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International Printing Pressmen and Assistants' Union of North America records

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International Printing Pressmen and Assistants' Union of North America records

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International Printing Pressmen and Assistants' Union of North America [IPPAU]:

A Guide to Its Records at Georgia State University Library

Georgia State University
Georgia State University
Special Collections and Archives
100 Decatur St., SE
Atlanta, GA 30303-3202
404-413-2880
Fax: 404-413-2881
archives@gsu.edu

2004



Profile Description

Creation: EAD finding aid created 2004.
Language: English

Collection Summary

Repository: Georgia State University Library, Special Collections and Archives, Atlanta
Creator: International Printing Pressmen and Assistants' Union of North America
Title: International Printing Pressmen and Assistants' Union of North America records
Dates: 1911-1977
Quantity: 98 linear ft. in 273 boxes and 5 Oversize boxes
Abstract:The International Printing Pressmen and Assistants' Union of North America (IPPAU-NA), was organized in 1889, when disgruntled pressmen and press feeders left the International Typographical Union (ITU) and, with the combined membership of thirteen locals, formed a new pressmen's union. At its peak, with a membership of more than 125,000, the IPPAU-NA became the largest printing trades union in the world. In 1973, it merged with the International Stereotypers', Electrotypers', and Platemakers' Union of North America (ISE&PU) to form the International Printing and Graphic Communications Union (IPGCU). The International Printing Pressmen and Assistant Union (IPPAU) records, 1911-1977, consists of 98 linear feet of legal files associated with counsel for the union, John S. McLellan. These files are organized into three series that follow the law office's filing methods.
Identification: L1995-14
LanguageEnglish.

Organization of the Records

Series I. IPPAU numbered cases and United States Supreme Court case summaries, 1944-1977
Series II. City, state, union files, 1911-1968
Series III. Company name files, 1921-1962

Scope and Content of the Records

The collection, International Printing Pressment and Assistant Union (IPPAU), consists of 98 linear feet of legal files associated with counsel for the union, John S. McLellan. Collection holdings reflect the union's legal activities spanning 60 years (1911-1977) with governmental agencies and companies in the United States and Canada. These files are organized into three series that follow the law office's filing methods.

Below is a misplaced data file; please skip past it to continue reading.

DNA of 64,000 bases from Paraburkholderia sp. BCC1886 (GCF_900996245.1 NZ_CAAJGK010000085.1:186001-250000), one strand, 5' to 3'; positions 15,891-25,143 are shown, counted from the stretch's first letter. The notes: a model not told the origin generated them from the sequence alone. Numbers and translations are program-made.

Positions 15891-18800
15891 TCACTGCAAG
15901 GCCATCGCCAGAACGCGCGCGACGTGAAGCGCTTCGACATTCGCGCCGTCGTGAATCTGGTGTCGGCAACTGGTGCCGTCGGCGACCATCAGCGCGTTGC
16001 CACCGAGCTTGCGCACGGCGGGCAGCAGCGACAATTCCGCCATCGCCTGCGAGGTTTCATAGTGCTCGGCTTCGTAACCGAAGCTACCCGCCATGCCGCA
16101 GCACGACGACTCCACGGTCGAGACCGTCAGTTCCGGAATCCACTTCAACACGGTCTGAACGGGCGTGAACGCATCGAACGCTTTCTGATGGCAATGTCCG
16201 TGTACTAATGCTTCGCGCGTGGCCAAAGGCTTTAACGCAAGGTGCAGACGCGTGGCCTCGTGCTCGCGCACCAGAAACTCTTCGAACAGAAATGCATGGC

History of the International Printing Pressmen and Assistants' Union of North America

The International Printing Pressmen and Assistants' Union of North America (IPPAU-NA), was organized in 1889, when disgruntled pressmen and press feeders left the International Typographical Union (ITU) and, with the combined membership of thirteen locals, formed a new pressmen's union. At its peak, with a membership of more than 125,000, the IPPAU-NA became the largest printing trades union in the world.

For sixty-five years the union maintained its headquarters at Pressmen's Home in Hawkins County. The Pressmen's Home Community, located in the mountains of northeastern Tennessee, was a 2,700-acre complex with its own phone system, post office, electrical system, and farm. In addition to its headquarters, the union maintained a retirement home, a sanatorium, and a printing trades school at the site.

The East Tennessee location of the IPPAU-NA headquarters was the dream and accomplishment of George L. Berry, president of the IPPAU-NA from 1907 until his death in 1948. Berry was a dominant and controversial president, and the union's progress and growth were intertwined with Berry's life. The IPPAU-NA moved its headquarters to Pressmen's Home from Cincinnati in 1911 because Berry and the union leadership believed the location (originally a mineral health resort known as Hale Springs) was suitable both as a tuberculosis sanatorium and as a technical trade school for retraining pressmen in the new offset printing methods.

The school eventually became the largest trade school of its kind in the world. While pressmen were also trained on letterpress at the school, its main function was to retrain letterpressmen and educate young printers in the offset craft. The training of thousands of printers at the technical school, along with the correspondence courses the school established, enabled the union to meet the demand for offset printers following World War II.

In 1916 the tuberculosis sanatorium opened and played an important role in combating the disease, the principal cause of death among union members. Besides the physical facilities at Pressmen's Home, the union undertook an extensive campaign to educate the membership about tuberculosis and methods to prevent contamination. By 1961, the year the sanatorium closed, the union facility took credit for saving hundreds of lives through the treatments offered to its members.

In 1966 the union's board of directors decided that the changing times and conditions dictated the removal of the headquarters to a more cosmopolitan location; the following year, the headquarters moved to Washington, D.C. The technical school also closed with the relocation, although the union continued the correspondence courses from its new headquarters.